Cyber Threats Vulnerabilities

SMTP Smuggling

SMTP Smuggling is a technique that allows you to send e-mail from almost any e-mail address by hiding another e-mail message in the data flow of an e-mail communication. Basically, another e-mail is injected into the message by exploiting interpretation differences in the SMTP protocol. Since the main message successfully passes security checks such as SPF, DKIM and DMARC, the injected message is delivered to the recipient boxes without any warning.

For a better understanding of the subject, we will first explain what SMTP is and what security measures it has. Then we will talk about SMTP Smuggling and how it bypasses the security measures that SMTP has.

In 2022, America’s Cybersecurity & Infrastructure Security Agency assessed federal and critical infrastructure partners, which revealed that 84% of employees took the bait by either replying with sensitive information or engaging with the malicious links embedded in a spoofed email.

What is the SMTP?

SMTP (Simple Mail Transfer Protocol) is the communication protocol used to transfer e-mail messages from one domain to another over the Internet. E-mail servers and other message transfer agents use SMTP to send and receive e-mail messages.

When you want to send a message from a mail user agent (MUA: Thunderbird, Outlook, Windows Mail, etc.) or simply an e-mail client, the application connects to your domain’s SMTP server, also known as mail transfer agent (MTA), and forwards the message to it. The server searches for the appropriate e-mail server for the domain name at the recipient’s address and sends the e-mail to that server.
The connection from a MUA to an MTA takes place as follows,

  1. The user sends an extended “hello” (EHLO) command that forwards the e-mail domain to the server.
  2. The server checks the e-mail processing requirement and responds with a response containing SMTP capabilities or supported features.
  3. The client then sends the “mail FROM” and “rcpt TO” commands with the necessary information to the server. These commands allow the client to identify the sender and recipient e-mail addresses. The server acknowledges both of these SMTP commands with a status code 250.
  4. Then the “DATA” command is sent to the server, indicating the start of the actual e-mail communication.
  5. A “Continue” response is received from the server. This is followed by the message headers “Subject”, “From”, “To”, followed by the message body and the end of data sequence “<CR><LF>.<CR><LF>” (where CR stands for Carriage-Return and LF stands for Line-Feed) or \r\n.\r\n, indicating the end of the message.
  6. Finally, the client terminates the connection via the “quit” command.

For clarity, we can think of e-mail as a letter in an envelope. While the sender and recipient address information written on the envelope is used as directions for the post office (in this case the post office is the SMTP protocol), the information written in the letter is the information in the DATA section. That is, the part that the reader e-mail client will see.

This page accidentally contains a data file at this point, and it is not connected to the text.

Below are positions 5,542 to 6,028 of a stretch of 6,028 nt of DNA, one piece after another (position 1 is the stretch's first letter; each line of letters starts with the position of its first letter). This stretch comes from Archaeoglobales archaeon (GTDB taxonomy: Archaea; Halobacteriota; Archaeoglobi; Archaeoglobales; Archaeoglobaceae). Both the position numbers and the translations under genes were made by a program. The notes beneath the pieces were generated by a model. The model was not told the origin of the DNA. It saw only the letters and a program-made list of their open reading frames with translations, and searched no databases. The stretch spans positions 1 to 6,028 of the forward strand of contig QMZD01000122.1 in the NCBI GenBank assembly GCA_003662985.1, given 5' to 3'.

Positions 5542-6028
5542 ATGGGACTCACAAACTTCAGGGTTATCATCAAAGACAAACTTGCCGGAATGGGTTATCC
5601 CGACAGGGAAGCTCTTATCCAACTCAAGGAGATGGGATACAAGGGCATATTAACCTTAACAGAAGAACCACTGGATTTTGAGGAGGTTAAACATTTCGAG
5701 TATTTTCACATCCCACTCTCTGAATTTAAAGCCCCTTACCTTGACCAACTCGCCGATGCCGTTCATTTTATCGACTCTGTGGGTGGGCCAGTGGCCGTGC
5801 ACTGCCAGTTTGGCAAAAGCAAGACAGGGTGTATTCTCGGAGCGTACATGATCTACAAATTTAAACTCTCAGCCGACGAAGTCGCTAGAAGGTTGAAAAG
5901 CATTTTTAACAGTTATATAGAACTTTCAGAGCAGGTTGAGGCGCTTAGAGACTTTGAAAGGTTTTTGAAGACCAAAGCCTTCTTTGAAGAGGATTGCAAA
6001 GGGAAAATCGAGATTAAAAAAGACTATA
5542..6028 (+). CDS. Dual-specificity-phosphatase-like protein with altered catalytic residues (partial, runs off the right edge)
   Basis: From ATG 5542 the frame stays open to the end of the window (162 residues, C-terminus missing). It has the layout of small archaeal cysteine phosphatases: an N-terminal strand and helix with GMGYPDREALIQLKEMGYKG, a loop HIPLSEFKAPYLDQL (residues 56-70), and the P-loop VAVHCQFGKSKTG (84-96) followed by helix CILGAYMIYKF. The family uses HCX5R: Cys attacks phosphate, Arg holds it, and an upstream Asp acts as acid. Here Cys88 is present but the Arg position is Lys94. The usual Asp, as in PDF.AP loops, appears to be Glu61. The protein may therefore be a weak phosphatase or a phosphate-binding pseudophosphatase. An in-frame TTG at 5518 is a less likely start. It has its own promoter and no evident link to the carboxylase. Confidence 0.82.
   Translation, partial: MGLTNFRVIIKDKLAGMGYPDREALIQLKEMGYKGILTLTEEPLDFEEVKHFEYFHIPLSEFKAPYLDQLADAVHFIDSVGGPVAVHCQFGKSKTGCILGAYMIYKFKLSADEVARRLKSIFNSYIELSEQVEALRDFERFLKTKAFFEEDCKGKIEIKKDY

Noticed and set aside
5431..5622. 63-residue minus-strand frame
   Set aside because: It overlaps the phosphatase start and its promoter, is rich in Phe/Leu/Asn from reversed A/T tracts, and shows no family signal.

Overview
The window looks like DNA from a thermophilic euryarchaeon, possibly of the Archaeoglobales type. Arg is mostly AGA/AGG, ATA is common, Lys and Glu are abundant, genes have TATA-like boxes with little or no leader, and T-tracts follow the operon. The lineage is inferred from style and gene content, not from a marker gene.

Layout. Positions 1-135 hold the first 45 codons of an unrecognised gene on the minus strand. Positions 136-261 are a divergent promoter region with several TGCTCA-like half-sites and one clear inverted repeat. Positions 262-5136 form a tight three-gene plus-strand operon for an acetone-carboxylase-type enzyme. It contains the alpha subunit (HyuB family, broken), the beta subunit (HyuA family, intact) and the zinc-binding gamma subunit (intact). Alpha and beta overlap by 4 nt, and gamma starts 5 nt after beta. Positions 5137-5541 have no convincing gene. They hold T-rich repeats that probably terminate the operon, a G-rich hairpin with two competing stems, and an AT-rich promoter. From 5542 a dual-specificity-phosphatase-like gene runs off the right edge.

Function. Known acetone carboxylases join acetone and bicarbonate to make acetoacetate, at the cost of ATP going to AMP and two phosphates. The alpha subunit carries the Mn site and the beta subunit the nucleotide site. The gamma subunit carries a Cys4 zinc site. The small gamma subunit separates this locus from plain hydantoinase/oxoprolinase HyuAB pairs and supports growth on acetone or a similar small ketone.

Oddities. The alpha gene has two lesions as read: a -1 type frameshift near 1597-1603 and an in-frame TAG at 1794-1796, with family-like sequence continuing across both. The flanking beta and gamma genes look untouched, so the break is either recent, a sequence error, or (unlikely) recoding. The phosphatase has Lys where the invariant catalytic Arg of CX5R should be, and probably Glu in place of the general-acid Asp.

So, in e-mail communication, can the sender of the message add a fake address to the “From” header to make the recipient believe that the message is from someone else?

This is possible if the server does not have any security mechanisms. For this reason, e-mail spoofing was a big problem in the past before security mechanisms such as SPF, DKIM and DMARC were implemented. Today such misleading messages will be rejected by a well-configured server or at least marked as spam.

How SPF, DKIM and DMARC Help Prevent Email Fraud?

Since SMTP did not have a security mechanism when it was introduced, e-mail forgery was extremely easy. Various measures were developed to prevent this situation. These measures include SPF, DKIM and DMARC.

  • SPF (Sender Policy Framework) is the most common e-mail authentication mechanism. It works by allowing sender IP addresses in special SPF/TXT DNS records. When SPF is implemented, the incoming SMTP server retrieves the domain from the address specified by the outgoing server in the “mail FROM” command, extracts the DNS records of the domain and checks whether the request comes from an IP address listed in the SPF record. However, the problem with SPF is that it does not perform any validation on the “From” header in the DATA section. So even if the email has a valid SPF record, the “From” header in the DATA section may have a random value.
  • Domain Keys Identified Mail (DKIM) signs outgoing emails, including “From” headers, using a private key. Receiving servers authenticate the sender using the public key stored in the DNS records of the sending server. Again, the domain to be checked is not the domain in the “From” header of the DATA command, but the domain inferred from the “mail FROM” SMTP command. Therefore, even if an e-mail has a valid SPF record and a valid DKIM signature, it may still contain a forged “FROM” header.